Universal Pictures is the distributor for the project, a Legendary East production that represents the first output from the Thomas Tull-created company under its new owner Dalian Wanda.
The fantasy film sees Damon as what many view to be a white savior figure, helping a Chinese army protect their famous wall from CGI aliens.
This is not the first time Damon has courted controversy when it comes to diversity. As a producer and a featured cast member on HBO’s reality series “Project Greenlight,” he caused an uproar over comments he made to beloved line producer Effie Brown.
Read the best of #ThankYouMattDamon:
— Teresa Wang (@tewang32) February 16, 2017
— Andrew Nguyen (@andrewnguyening) February 16, 2017
— I Block Bigots (@Fiorentina5) February 16, 2017
#ThankYouMattDamon for writing and starring in Good Will Hunting and about 10 other films that made me want to do what you do for a living.
— Jarod Joseph (@JarodJoseph) February 16, 2017
— Andrew Nguyen (@andrewnguyening) February 16, 2017
— Teresa Wang (@tewang32) February 16, 2017
— Teresa Wang (@tewang32) February 16, 2017
— Janet J. Kim (@janetjaykim) February 16, 2017
— ???????????????????? (@BoosterKord) February 16, 2017
— Tanju Yesilkaya (@TanjuTweet) February 16, 2017
Bleecker Street announced it has partnered with Fingerprint Releasing to distribute Steven Soderbergh’s comedy “Logan Lucky.”
Featuring an all-star cast, including Channing Tatum, Adam Driver, Riley Keough, Hilary Swank, Seth MacFarlane, Katie Holmes, and Daniel Craig, “Logan Lucky” follows two brothers who attempt to pull off a heist during a NASCAR race.
Trying to reverse a family curse, brothers Jimmy (Channing Tatum) and Clyde Logan (Adam Driver) set out to execute an elaborate robbery during the legendary Coca-Cola 600 race at Charlotte Motor Speedway.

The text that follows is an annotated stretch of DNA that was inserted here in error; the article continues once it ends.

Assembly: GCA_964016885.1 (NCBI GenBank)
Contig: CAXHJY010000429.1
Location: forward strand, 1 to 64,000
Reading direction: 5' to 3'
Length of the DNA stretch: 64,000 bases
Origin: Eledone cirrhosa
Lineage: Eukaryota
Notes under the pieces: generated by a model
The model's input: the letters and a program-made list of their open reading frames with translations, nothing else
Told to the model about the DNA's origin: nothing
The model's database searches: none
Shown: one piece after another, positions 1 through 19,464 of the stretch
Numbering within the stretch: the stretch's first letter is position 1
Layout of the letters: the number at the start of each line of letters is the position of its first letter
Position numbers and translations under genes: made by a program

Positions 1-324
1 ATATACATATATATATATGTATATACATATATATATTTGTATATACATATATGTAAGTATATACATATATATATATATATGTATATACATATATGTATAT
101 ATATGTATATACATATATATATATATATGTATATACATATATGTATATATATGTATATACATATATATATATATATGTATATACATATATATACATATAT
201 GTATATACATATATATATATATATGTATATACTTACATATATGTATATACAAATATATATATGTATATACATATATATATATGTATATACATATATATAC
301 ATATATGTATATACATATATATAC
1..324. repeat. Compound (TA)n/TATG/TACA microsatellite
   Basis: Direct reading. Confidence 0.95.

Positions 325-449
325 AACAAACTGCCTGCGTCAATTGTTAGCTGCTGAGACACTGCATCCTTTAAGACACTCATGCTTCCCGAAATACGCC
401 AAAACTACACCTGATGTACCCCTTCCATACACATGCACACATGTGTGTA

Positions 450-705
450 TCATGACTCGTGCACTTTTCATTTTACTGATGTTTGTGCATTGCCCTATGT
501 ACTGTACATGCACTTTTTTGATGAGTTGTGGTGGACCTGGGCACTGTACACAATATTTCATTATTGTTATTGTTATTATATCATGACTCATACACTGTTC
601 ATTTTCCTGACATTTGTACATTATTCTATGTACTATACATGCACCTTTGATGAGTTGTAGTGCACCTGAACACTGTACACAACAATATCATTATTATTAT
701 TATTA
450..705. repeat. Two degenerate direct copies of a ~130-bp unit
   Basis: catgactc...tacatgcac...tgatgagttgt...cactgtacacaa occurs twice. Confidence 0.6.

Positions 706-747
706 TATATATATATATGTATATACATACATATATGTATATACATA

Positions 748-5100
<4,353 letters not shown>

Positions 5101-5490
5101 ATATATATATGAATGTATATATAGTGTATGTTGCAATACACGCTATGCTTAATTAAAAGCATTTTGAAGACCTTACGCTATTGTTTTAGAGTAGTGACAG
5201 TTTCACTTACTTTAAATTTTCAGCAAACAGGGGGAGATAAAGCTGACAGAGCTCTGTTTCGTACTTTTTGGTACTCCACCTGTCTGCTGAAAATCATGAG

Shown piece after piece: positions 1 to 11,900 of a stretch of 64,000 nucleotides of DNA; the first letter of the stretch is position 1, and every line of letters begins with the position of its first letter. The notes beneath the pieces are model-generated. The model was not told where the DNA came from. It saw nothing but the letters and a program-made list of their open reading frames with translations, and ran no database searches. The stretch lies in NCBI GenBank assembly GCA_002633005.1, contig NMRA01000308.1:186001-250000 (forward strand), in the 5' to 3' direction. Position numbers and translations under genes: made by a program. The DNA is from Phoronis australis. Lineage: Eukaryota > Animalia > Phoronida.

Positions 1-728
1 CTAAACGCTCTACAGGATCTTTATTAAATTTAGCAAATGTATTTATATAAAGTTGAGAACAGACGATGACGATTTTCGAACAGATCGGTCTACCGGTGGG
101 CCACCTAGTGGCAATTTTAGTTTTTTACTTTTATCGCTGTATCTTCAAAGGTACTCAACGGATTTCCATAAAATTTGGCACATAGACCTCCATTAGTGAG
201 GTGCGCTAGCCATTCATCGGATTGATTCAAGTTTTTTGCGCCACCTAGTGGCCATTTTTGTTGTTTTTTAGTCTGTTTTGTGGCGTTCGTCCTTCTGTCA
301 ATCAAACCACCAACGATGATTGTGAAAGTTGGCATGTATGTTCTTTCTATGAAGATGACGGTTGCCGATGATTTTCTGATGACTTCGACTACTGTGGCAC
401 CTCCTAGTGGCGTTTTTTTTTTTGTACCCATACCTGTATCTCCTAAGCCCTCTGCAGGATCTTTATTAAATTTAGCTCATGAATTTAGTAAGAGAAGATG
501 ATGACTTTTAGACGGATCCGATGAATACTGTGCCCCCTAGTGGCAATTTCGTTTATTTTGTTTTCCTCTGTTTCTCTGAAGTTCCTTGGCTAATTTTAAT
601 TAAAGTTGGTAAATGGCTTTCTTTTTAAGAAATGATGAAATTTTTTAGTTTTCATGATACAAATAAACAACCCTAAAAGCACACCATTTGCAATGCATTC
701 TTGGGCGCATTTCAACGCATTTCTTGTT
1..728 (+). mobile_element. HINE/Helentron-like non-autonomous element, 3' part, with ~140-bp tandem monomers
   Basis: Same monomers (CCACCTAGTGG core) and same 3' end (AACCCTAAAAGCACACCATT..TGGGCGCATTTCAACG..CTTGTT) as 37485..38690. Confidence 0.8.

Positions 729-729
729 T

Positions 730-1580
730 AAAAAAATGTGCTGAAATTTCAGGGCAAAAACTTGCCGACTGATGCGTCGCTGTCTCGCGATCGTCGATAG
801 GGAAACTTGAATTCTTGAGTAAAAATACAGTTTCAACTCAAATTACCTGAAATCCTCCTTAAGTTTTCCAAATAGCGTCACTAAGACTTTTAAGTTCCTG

The production shot at Charlotte Motor Speedway during the actual NASCAR Coca-Cola 600 and the Bank of America 500, as well as at Atlanta Motor Speedway. In a fun Easter egg, six NASCAR stars pop up in non-driver cameo roles in the film.
“Logan Lucky” also stars Katherine Waterston, Dwight Yoakam, Sebastian Stan, David Denman, Macon Blair, Jack Quaid, and Brian Gleeson.
The screenplay is by Rebecca Blunt. Gregory Jacobs, Mark Johnson, Reid Carolin, and Channing Tatum served as producers. Zane Stoddard of NASCAR is an Executive Producer, along with Michael Polaire and Dan Fellman.
Fingerprint Releasing, created by Soderbergh, is piloted by Fellman, former long-time head of distribution for Warner Bros.
Says Soderbergh, “This is the result of sixteen years of conversations I’ve had with Dan about creating a new distribution paradigm for star-driven, wide release projects. With ‘Logan Lucky’ I have the right movie, the right team, and the right partner in Bleecker Street to test some personal theories I’ve accumulated. It’s put-up- or-shut- up time.”
Andrew Karpen, CEO of Bleecker Street, added, “We’re thrilled to be working with Steven and the team at Fingerprint to break new ground and bring such an exciting film to audiences this summer.”
The deal was negotiated between Andrew Karpen with Avy Eschenasy on behalf of Bleecker Street and Ken Meyer on behalf of the filmmakers.
Ballots are now in the hands (and on the screens) of Oscar voters, and final choices must be locked in by the end of the day Tuesday. That means that nominees and their campaigners have only a few days to make a final impression, a key part of any Oscars campaign.
As usual, some films are sticking with the strategy that got them this far, while others are pivoting to take advantage of their strengths or capitalize on an opponent’s weaknesses.